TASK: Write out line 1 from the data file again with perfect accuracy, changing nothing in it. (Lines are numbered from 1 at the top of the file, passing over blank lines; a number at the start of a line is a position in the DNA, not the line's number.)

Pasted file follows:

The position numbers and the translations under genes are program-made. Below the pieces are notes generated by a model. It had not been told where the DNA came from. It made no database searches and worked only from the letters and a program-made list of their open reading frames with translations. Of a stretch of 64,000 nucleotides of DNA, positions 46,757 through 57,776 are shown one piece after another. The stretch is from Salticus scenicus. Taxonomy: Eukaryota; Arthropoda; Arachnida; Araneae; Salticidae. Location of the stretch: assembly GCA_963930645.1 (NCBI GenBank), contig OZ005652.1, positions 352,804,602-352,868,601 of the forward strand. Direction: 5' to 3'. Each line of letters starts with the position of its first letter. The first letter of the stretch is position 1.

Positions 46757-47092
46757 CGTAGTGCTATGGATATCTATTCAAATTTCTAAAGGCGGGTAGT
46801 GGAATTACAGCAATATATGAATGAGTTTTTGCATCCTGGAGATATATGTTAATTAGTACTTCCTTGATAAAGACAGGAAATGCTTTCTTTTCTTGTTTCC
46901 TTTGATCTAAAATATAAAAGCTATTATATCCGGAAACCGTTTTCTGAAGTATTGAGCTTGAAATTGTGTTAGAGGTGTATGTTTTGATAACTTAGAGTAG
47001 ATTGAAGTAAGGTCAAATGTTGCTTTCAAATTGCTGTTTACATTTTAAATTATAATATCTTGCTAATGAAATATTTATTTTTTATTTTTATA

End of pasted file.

The position numbers and the translations under genes are program-made. Below the pieces are notes generated by a model. It had not been told where the DNA came from. It made no database searches and worked only from the letters and a program-made list of their open reading frames with translations. Of a stretch of 64,000 nucleotides of DNA, positions 46,757 through 57,776 are shown one piece after another. The stretch is from Salticus scenicus. Taxonomy: Eukaryota; Arthropoda; Arachnida; Araneae; Salticidae. Location of the stretch: assembly GCA_963930645.1 (NCBI GenBank), contig OZ005652.1, positions 352,804,602-352,868,601 of the forward strand. Direction: 5' to 3'. Each line of letters starts with the position of its first letter. The first letter of the stretch is position 1.